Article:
The Dossier: Arsenal must disrupt Lahm & their lessons from 2013

The Gunners need to stop the Roten skipper, who tormented them from full-back last year but is now shining in midfield, and can look to punish David Alaba’s gung-ho forward runs

By Ewan Roberts

When Arsenal host Bayern Munich on Wednesday, they will be taking on Europe’s most testing and dangerous foe. The Champions League holders, now under the stewardship of Pep Guardiola, remain frighteningly imperious, extending their unbeaten run in the Bundesliga to 46 games and dropping just four points all season.

Arsene Wenger’s men, though, are almost uniquely placed to approach such a daunting challenge, having tasted victory against the Bavarians previously and possessed of the conviction to do so again – the north Londoners are one of just three sides (including fellow Premier League outfit Manchester City) to win at the Allianz Arena since November 2011.

That last meeting, a 2-0 victory in Munich, has retrospectively been hailed as a turning point for Arsenal, transforming them from top-four lurkers into bona fide title challengers. They were knocked out only on away goals, putting up more of a fight than the champions of Italy and Spain, Juventus and Barcelona, who were, together, beaten 11-0 on aggregate by the Bayern juggernaut.

Admittedly, Arsenal have not started 2014 in as fine fashion as they finished the previous year. They’re still in the habit of winning, but ugly – a laboured efficiency that’s seen them do just enough and little more – while a combination of slow starts, an Anfield massacring and injuries have chipped away at some of the confidence that had previously been a hallmark of their performances.



Nevertheless, the noises coming out of the Arsenal camp, from Wenger and his squad, are of positivity and fearlessness. They will have learnt much from last season’s match-ups, but also recognise that Bayern, inevitably, are a different prospect under Guardiola to the Jupp Heynckes-managed side that conquered all before them last term.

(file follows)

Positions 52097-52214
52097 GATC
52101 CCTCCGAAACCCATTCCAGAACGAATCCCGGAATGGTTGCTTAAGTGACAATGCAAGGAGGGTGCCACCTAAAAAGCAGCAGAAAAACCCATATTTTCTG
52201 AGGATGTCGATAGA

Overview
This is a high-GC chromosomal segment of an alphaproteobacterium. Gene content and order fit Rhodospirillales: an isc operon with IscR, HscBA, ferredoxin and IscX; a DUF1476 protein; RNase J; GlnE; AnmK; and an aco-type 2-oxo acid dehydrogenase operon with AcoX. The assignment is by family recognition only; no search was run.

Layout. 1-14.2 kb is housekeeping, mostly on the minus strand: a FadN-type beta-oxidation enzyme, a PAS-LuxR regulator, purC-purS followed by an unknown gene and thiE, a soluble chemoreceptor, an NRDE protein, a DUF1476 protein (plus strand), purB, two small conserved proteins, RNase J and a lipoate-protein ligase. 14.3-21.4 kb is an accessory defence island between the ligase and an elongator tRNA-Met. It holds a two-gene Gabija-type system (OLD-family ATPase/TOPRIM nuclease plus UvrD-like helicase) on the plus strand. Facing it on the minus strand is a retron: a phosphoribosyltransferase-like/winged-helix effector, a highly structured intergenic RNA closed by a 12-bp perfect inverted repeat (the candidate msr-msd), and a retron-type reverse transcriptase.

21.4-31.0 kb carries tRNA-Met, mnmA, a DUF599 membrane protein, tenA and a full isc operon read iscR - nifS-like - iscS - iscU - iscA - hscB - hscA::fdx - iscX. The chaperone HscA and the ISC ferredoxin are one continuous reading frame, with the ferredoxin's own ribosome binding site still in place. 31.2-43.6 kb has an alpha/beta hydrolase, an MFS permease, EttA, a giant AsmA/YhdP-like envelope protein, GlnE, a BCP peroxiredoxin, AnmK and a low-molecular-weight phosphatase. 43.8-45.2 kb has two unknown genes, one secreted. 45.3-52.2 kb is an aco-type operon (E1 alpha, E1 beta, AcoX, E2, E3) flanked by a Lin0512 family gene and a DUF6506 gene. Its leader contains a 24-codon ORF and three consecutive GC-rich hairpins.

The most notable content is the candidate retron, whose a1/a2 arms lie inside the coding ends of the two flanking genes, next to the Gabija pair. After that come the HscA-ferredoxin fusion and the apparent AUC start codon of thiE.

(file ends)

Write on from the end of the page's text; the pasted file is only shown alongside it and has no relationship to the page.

The speed of possession is quicker – one-touch tiki-taka-inspired ball circulation – and the Bavarians create enough triangles to make even Pythagoras purr. The changes have been subtle, but significant. “I believe we are now even more flexible, have even more control and are harder to figure out,” says Philipp Lahm of Guardiola’s nips and tucks, a statement that will induce even more unsettled nights for Wenger and his men.

The conversion and redeployment of Lahm from right-back to central midfielder has been the most prominent change, with the club captain performing a role not dissimilar to how both Guardiola himself played and Sergio Busquet’s role under the Spaniard at Barcelona. Lahm is the orchestrator, the first outlet for the defence, the glue that holds the side together.

The 30-year-old, described by his manager as “probably the most intelligent player” he has ever trained, has averaged 81.4 passes per game this season, at 92 per cent accuracy – the most of any Bayern player, and the fourth most in Europe’s top five leagues.

Lahm has unquestionably been a revelation, but, earlier this month, Nurnberg gave perhaps the greatest demonstration that Bayern, and their transformed skipper, can be rattled – even if the plucky underdogs ended up on the wrong side of a 2-0 scoreline.

In a barnstorming opening 15 minutes they pressed aggressively, fighting for possession high up the pitch (winning three of five tackles in the opposition half in a blistering opening salvo). They managed four shots on goal, as many as they would record throughout the rest of the match, with Hiroshi Kiyotake smashing the crossbar.

“It seems that Bayern are even stronger this year in possession, defensively and how they cope with situations”

Per Mertesacker

Lahm, usually so influential, was put under enormous pressure in those opening exchanges and, surrounded by Nurnberg players, successfully completed just 13 of 18 passes up until a second goal in the 49th minute killed off the contest and Gertjan Verbeek’s men ran out of steam.

Diminutive and slight, Lahm was almost bullied in the first half at the Grundig-Stadion – a far cry from the solid, powerful, irrepressible pivot of Javi Martinez and Bastian Schweinsteiger that has – due to injury, in part – been done away with under Guardiola’s watch.